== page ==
San Antonio, Texas (NAPSI) - Have you ever looked at a telephone pole and noticed it to be less than straight? Have you detected a loss of your peripheral vision, making it easier for people to startle you or making driving with confidence more difficult?
As you age, your eyes get older, too. And as your eyes get older, your risk for low vision and low vision−causing eye diseases increases. Low vision is common amongst people in their senior years. Once vision is lost by diseases such as glaucoma, macular degeneration or diabetic retinopathy, it often cannot be restored. Vision can, however, be preserved, and with a few changes in lifestyle and the use of low vision devices, living independently with low vision can be both safe and fulfilling.
What Is Low Vision?
“Low vision is a visual impairment that cannot be corrected with eyeglasses, contact lenses, pharmaceuticals or surgery,” explained Dr. Paul Michelson, Chair of The Vision Council’s medical arm, the Better Vision Institute, as well as a low vision medical expert. “More likely than not, everyone knows someone with low vision.”
At first, you might notice a bit of distortion in your vision. Something that is a straight line in reality—a telephone pole, for example—may appear to curve to a person with low vision. Low vision can impair the ability to complete activities of daily living or follow routines and enjoy pastimes—such as reading—that people take for granted. It is a common ailment for adults 60+ and seniors who may be aging in place. Low vision is often coupled with a diagnosis of age-related macular degeneration, diabetic retinopathy or glaucoma.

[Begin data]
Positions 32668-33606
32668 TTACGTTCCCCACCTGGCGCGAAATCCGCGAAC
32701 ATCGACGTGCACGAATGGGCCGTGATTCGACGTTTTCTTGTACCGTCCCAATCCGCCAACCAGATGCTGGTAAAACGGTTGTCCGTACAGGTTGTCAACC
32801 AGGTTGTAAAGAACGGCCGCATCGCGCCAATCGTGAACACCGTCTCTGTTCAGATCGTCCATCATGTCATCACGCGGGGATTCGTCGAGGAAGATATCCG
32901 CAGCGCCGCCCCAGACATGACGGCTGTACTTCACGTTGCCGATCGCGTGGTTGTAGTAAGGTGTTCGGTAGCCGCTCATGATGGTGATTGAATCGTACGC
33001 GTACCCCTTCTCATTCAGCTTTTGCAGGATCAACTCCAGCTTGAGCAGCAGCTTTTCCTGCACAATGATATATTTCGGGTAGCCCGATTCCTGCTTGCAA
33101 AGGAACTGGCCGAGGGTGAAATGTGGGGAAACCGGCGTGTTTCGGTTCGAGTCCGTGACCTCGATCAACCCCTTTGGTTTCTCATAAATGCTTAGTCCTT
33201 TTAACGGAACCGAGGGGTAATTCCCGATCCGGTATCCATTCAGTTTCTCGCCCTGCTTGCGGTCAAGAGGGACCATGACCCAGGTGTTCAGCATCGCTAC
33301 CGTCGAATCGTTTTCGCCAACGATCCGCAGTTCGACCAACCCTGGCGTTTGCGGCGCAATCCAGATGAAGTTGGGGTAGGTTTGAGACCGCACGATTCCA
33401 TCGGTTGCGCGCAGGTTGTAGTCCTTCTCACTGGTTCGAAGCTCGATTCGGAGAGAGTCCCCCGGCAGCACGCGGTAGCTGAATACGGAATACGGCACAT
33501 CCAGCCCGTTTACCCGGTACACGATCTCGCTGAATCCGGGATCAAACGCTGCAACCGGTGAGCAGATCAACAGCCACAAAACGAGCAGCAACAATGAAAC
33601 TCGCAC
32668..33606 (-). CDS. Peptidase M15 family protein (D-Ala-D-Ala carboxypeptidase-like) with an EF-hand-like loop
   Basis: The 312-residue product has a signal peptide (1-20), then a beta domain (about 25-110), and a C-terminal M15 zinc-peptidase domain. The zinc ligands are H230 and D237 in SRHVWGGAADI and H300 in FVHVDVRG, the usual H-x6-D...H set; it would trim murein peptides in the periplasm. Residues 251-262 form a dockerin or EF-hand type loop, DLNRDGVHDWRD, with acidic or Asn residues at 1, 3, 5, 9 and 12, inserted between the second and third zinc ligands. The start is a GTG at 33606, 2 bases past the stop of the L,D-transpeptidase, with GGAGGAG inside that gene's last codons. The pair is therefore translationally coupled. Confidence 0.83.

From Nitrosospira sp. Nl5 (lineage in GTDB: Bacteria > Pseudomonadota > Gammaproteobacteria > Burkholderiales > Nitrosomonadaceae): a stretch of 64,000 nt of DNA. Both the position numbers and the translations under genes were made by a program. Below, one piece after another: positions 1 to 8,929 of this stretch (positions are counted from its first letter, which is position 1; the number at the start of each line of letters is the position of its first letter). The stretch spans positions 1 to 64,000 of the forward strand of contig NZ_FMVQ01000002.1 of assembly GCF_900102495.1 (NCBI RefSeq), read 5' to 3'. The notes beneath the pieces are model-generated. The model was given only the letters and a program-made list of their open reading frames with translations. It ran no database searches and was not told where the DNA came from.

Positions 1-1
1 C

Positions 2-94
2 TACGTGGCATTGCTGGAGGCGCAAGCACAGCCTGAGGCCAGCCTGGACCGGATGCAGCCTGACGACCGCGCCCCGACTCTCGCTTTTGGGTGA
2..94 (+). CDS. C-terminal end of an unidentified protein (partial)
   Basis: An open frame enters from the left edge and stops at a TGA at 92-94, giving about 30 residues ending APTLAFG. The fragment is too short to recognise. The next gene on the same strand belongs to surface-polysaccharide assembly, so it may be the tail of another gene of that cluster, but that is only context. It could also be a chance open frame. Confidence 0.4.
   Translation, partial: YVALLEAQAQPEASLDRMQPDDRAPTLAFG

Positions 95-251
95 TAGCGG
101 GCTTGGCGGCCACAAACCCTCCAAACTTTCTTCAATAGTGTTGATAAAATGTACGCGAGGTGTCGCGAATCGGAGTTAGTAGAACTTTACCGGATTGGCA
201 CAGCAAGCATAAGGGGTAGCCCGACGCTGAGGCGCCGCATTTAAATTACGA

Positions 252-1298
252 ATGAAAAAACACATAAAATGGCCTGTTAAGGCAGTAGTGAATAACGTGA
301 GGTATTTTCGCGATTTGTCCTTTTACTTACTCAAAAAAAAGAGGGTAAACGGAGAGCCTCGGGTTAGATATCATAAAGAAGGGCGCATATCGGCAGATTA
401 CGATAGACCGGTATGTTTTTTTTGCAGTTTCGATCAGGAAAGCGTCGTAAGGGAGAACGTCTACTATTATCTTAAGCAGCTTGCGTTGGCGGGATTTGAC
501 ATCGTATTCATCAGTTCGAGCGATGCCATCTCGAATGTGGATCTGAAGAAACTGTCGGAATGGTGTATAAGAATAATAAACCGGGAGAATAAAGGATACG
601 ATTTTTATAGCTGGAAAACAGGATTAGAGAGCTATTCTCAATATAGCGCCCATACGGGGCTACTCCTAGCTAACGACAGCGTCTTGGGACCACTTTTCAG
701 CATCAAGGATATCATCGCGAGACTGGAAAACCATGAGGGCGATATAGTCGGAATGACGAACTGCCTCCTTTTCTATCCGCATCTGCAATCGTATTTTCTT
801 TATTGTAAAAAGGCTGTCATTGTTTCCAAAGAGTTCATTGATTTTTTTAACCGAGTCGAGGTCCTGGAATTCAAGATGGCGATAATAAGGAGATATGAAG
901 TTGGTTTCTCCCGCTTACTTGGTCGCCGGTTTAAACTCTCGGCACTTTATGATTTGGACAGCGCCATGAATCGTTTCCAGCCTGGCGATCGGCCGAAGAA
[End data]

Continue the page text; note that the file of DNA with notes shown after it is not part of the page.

Low vision differs from presbyopia, which is when the ability to focus on near objects simply diminishes. Signs of low vision are broader and include:
• Areas of blurred or distorted vision or spots and blotches in your vision
• Shadowed or darkened field of view or noticeable loss of peripheral vision
• A gradual loss of central vision
• Cloudy and blurred vision or exaggerated “halos” around bright lights
• Blind spots in your field of view.
Seeing an eye doctor at the first sign of any visual change can help to detect the diseases that result in low vision and is an important step in maintaining good vision. Sometimes there is a pharmaceutical or surgical solution to stop further progression of one of the diseases associated with low vision. There are also eye care providers who specialize in low vision devices. These specialists can help their patients with low vision devices such as stand magnifiers, closed-circuit TVs and telescopic lenses to help them maintain independence and improve their ability to perform daily tasks.
Dr. Michelson also pointed out, “We urge people to check on family, friends and neighbors who might be experiencing some of the signs of low vision. Vision training, vision rehabilitation and low vision devices can help people maintain and optimize visual function, and preserve as much sight as is possible.”
With the goal of raising awareness about symptoms of low vision and finding available resources, The Vision Council created a new website. “The information and resources on this new website can teach people more about the changes they are experiencing. Catching the symptoms of low vision early may help sight be preserved and, in some cases, lessen the advance of low vision,” added Dr. Michelson.
Where To Learn More
To learn more about low vision and find resources, visit www.whatislowvision.org.